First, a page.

Have you seen the one with the monkey? The one where Ross and Rachel take a break? Or the one where Joey moves out?
If all this means anything to you, you’ve probably watched the show that started out as “Six of One” and later called itself “Insomnia Cafe” and “Across the Hall” before settling on the title Americans, and millions of others around the globe, have come to know and love over the last decade — “Friends.”
Since its Sept. 22, 1994, debut, “The One Where Monica Gets a Roommate” (every episode title starts “The One”), Friends has ranked consistently among the top 10 shows on U.S. television, becoming an integral element of pop culture in the process.
But now, after 236 episodes, the show about six friends who share space in one another’s apartments and meet for coffee at "Central Perk,” a mythical Manhattan cafe, will conclude its 10-season run with a one-hour retrospective and one-hour final episode on May 6.
“It’s clearly going to be remembered as one of the great sitcoms of all time,” said Bruce Fretts, a senior correspondent at TV Guide magazine. “The stars all aligned on this show. The perfect cast, the perfect time slot, the perfect time in our culture to have a show about friends as our family.”
Be it Jennifer Aniston’s hairdo — which became known simply as the “Rachel” adorning heads in many countries — or Matt LeBlanc’s much-imitated pickup line “How you doin,”’ as Joey, the show became part of the national psyche.
Linchpin of scheduleMore than that, though, it became a linchpin of NBC’s schedule and enriched its stars — Aniston (Rachel), Courteney Cox Arquette (Monica), Lisa Kudrow (Phoebe), LeBlanc (Joey), Matthew Perry (Chandler) and David Schwimmer (Ross).
For creators Marta Kauffman and David Crane, the final show was in some ways as much for them as for the viewers.
“We didn’t want people to be disappointed of course, but we’re pretty tough on ourselves, so I think mainly what we wanted to do was make ourselves happy,” Kauffman said on a recent conference call with reporters.
“It’s somewhere between getting a divorce from someone you’re still in love with and losing someone,” she said.
So is there a favorite “friend?” Online dating site Yahoo Personals did a survey of 1,200 singles and found 65 percent of single women would choose Chandler to marry, and 46 percent of single men would choose him as their best friend.
That survey also found that more than 75 percent of people want Ross and Rachel to end up together, while 53 percent wished they had a group of friends like those on the show.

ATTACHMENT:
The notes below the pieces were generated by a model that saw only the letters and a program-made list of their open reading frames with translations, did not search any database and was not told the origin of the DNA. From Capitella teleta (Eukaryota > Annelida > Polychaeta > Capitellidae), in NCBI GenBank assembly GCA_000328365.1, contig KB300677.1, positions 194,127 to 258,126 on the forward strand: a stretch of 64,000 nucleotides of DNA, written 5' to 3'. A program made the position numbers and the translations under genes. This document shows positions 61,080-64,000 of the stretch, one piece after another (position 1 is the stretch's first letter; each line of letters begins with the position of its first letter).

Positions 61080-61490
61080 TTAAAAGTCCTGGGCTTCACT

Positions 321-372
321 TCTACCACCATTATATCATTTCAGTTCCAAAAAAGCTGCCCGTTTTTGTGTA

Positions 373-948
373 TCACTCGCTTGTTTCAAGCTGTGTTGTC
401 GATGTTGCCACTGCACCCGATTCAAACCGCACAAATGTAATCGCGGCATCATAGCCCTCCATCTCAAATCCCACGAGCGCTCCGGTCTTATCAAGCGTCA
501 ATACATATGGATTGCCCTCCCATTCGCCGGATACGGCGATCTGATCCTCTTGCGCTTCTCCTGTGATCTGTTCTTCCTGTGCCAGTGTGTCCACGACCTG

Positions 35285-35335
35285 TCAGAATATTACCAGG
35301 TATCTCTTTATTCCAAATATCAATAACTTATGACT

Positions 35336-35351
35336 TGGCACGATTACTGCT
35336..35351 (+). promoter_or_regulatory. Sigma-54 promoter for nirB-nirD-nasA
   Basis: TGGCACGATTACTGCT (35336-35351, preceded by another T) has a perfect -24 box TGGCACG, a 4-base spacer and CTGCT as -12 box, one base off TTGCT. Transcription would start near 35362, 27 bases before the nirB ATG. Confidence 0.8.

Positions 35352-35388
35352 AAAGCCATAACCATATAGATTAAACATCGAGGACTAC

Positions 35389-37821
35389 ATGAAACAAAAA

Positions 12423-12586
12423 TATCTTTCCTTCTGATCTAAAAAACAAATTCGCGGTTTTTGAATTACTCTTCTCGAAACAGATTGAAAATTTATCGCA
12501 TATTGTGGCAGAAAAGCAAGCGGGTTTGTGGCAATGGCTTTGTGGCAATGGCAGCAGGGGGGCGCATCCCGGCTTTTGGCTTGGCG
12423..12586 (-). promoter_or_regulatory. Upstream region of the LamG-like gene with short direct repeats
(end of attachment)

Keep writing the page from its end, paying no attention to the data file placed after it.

Though NBC has done its fair share to promote the finale, it has not yet fostered the same kind of hype as six years ago, when the end of “Seinfeld” became such a national obsession that a small backlash ensued and led the New York Times to declare “Goodbye Already.”
Fretts said the “Friends” send-off will be lower key than that of “Seinfeld,” which featured a host of guest stars and ended up with the main characters being sentenced to prison.
“I think the writers of 'Friends’ learned a lesson from the finale of 'Seinfeld,”’ he said. “They went too big and too high concept ... it felt like something different and strange and not particularly funny.”
The producers also worried about overstaying their welcome, a common fault of successful TV shows that try to eke too many seasons from a successful formula.
“We were nervous enough about this (10th season), and it paid off,” Crane said.
Passing in styleNonetheless, those who love the show intend to mark its passing in style.
WIS-TV, an NBC affiliate in Columbia, South Carolina, is planning an invitation-only party the night of the finale at a downtown coffee shop, mirroring the “Central Perk” cafe.
WOOD-TV in Grand Rapids, Michigan, will also have a party, with tickets available only to winner of a local radio station’s “Friends” trivia contest. And NBC4 in Columbus, Ohio, is holding a “Friends” look-alike contest whose winners will get tickets to a viewing event.
The show won’t go away completely, though. In July, NBC and Warner Bros. Television signed a deal with LeBlanc for a spin-off featuring his character, entitled “Joey.” The pilot for that show was taped in late April, and all of his old "friends” are expected to pop in as the seasons roll by.
“Joey” will hope to emulate the success of “Frasier,” an NBC comedy that took a character from the long-running hit "Cheers” and spun him off into a new show also going off the air this year after 11 seasons.
“I think it’s all going to depend on the execution.” TV Guide’s Fretts said. “They’re clearly sticking as close to the 'Frasier’ model as they can.”